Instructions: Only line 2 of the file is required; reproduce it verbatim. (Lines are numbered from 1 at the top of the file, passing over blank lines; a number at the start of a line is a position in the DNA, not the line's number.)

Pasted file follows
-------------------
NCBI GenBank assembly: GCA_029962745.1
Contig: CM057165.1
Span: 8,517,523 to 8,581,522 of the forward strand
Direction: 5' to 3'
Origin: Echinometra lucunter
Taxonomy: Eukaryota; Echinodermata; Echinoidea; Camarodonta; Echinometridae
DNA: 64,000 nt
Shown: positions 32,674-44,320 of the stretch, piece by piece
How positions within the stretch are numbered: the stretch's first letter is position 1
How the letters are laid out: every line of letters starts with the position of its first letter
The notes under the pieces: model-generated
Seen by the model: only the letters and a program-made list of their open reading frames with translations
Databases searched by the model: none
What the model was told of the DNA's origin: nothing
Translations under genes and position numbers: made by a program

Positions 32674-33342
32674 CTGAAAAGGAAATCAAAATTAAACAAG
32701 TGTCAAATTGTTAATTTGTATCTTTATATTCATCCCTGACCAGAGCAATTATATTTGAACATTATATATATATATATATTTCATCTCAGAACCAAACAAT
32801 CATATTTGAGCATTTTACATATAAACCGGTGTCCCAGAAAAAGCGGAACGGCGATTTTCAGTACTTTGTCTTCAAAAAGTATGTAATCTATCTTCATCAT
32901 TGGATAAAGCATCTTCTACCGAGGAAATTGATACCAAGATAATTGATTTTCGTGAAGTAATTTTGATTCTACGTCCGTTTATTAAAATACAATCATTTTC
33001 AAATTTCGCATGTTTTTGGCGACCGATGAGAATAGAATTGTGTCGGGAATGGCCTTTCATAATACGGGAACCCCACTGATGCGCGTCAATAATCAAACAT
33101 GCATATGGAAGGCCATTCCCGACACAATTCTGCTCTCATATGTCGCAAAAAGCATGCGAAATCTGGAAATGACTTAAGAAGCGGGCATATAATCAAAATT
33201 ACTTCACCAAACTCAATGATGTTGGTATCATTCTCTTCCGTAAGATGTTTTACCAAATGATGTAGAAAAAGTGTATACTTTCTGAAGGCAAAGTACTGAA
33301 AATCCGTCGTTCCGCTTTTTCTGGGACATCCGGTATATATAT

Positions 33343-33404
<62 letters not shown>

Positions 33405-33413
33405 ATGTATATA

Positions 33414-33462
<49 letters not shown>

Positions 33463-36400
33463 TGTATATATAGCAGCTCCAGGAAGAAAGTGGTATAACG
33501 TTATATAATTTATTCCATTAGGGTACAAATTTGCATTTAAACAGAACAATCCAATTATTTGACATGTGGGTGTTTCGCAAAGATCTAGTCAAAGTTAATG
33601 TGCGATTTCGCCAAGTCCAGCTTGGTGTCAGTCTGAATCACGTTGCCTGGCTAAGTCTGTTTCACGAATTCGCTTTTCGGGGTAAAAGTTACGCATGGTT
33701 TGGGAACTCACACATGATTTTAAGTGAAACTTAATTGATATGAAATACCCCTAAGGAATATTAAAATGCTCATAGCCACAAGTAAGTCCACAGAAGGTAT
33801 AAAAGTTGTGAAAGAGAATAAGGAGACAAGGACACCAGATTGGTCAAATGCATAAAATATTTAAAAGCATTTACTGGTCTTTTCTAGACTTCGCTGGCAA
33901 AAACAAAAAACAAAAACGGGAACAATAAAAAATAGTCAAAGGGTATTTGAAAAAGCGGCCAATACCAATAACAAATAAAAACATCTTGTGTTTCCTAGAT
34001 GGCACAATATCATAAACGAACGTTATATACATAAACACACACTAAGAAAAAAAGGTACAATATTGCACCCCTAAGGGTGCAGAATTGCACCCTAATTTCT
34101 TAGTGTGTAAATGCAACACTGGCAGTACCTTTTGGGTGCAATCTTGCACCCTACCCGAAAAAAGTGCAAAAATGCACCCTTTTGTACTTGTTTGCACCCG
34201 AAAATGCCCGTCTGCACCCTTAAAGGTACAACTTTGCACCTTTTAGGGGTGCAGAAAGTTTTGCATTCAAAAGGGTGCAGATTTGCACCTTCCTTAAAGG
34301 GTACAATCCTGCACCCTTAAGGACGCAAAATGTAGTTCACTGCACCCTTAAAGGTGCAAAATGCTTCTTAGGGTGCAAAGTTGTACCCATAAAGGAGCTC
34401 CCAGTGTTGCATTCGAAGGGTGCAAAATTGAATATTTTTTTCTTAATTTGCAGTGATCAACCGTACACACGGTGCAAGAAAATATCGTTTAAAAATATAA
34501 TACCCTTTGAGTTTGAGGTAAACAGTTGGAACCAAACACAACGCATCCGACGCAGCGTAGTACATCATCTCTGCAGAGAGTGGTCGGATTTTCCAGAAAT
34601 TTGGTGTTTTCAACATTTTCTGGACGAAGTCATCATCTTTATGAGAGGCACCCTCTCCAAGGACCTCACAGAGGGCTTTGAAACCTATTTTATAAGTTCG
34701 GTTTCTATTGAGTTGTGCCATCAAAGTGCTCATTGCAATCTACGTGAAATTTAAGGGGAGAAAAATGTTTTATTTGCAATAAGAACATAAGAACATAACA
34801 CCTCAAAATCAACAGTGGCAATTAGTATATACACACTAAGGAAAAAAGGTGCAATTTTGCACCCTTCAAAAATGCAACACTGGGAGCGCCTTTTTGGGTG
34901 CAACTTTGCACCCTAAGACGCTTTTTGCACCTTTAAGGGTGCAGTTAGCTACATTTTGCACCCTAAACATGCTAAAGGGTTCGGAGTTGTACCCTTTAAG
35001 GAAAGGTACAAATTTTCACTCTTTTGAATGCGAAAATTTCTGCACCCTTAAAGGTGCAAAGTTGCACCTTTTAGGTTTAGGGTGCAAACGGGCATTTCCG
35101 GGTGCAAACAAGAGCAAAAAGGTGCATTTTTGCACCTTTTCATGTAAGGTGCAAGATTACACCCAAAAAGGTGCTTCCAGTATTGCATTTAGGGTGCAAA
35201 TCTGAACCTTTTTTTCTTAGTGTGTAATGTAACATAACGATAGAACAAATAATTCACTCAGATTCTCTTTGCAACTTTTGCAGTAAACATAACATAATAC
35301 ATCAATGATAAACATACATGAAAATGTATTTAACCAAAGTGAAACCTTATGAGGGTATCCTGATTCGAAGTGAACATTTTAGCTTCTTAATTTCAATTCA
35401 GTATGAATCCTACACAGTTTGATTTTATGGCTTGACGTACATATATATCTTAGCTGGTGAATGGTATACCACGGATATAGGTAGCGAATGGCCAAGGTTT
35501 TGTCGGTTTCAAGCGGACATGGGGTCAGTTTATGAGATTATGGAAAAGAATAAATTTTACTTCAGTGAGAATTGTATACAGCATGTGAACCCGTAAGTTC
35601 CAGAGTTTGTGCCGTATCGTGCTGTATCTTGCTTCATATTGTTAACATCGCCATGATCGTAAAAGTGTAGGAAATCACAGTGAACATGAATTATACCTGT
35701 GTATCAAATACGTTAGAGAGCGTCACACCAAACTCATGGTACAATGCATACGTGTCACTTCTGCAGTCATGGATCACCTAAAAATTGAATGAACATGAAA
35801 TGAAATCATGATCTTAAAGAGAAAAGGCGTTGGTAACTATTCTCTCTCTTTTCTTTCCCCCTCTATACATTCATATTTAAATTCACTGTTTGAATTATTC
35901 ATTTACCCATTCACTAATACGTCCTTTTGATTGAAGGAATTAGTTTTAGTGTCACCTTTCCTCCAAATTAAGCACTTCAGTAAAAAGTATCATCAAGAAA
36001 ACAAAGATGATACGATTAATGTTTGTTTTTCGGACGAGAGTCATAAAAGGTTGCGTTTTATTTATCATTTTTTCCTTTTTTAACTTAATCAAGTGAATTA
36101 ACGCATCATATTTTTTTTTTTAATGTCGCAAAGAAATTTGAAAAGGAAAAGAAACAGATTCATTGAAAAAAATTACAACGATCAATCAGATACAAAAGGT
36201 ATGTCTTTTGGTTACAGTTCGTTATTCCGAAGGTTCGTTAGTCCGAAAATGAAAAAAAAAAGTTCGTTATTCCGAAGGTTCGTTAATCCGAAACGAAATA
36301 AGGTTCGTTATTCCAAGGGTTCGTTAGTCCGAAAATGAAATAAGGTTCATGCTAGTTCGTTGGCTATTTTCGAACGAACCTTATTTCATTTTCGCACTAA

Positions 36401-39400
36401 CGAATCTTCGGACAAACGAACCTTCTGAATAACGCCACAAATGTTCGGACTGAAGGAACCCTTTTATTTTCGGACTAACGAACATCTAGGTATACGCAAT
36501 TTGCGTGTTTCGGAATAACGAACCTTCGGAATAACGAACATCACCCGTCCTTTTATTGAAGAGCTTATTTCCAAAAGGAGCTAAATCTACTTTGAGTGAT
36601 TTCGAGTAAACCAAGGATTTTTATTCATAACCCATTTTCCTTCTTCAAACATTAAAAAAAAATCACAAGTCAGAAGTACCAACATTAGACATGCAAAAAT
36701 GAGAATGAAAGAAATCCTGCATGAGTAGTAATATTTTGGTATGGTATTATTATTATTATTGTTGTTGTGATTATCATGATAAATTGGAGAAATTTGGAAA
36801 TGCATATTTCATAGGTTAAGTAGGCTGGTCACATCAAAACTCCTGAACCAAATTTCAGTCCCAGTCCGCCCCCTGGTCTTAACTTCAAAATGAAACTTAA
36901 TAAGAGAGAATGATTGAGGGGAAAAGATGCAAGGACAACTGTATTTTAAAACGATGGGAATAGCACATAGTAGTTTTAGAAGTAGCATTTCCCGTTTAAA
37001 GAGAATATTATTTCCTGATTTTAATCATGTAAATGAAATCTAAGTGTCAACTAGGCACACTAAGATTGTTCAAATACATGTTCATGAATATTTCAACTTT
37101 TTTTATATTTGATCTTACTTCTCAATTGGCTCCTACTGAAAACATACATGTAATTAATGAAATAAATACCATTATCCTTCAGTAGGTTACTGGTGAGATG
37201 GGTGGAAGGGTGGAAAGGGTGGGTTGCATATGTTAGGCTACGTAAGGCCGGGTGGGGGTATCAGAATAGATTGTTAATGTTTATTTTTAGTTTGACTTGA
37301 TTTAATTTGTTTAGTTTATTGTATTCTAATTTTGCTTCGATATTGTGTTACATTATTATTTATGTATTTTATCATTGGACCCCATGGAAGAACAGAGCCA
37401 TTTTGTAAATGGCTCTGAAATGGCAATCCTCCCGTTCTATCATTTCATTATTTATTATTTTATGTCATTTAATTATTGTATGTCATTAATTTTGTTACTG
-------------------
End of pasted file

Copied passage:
Contig: CM057165.1